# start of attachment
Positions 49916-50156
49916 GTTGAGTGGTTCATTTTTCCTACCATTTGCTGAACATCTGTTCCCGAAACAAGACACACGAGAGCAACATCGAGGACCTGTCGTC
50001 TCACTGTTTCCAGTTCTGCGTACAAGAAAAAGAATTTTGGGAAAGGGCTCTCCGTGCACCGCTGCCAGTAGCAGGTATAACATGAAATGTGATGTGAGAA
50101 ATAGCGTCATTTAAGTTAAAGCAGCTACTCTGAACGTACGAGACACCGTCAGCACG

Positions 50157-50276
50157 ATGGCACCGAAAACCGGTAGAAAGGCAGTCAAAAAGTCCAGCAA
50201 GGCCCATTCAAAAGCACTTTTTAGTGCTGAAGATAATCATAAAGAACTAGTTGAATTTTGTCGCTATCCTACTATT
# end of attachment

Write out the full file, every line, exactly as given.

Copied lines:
Positions 49916-50156
49916 GTTGAGTGGTTCATTTTTCCTACCATTTGCTGAACATCTGTTCCCGAAACAAGACACACGAGAGCAACATCGAGGACCTGTCGTC
50001 TCACTGTTTCCAGTTCTGCGTACAAGAAAAAGAATTTTGGGAAAGGGCTCTCCGTGCACCGCTGCCAGTAGCAGGTATAACATGAAATGTGATGTGAGAA
50101 ATAGCGTCATTTAAGTTAAAGCAGCTACTCTGAACGTACGAGACACCGTCAGCACG

Positions 50157-50276
50157 ATGGCACCGAAAACCGGTAGAAAGGCAGTCAAAAAGTCCAGCAA
50201 GGCCCATTCAAAAGCACTTTTTAGTGCTGAAGATAATCATAAAGAACTAGTTGAATTTTGTCGCTATCCTACTATT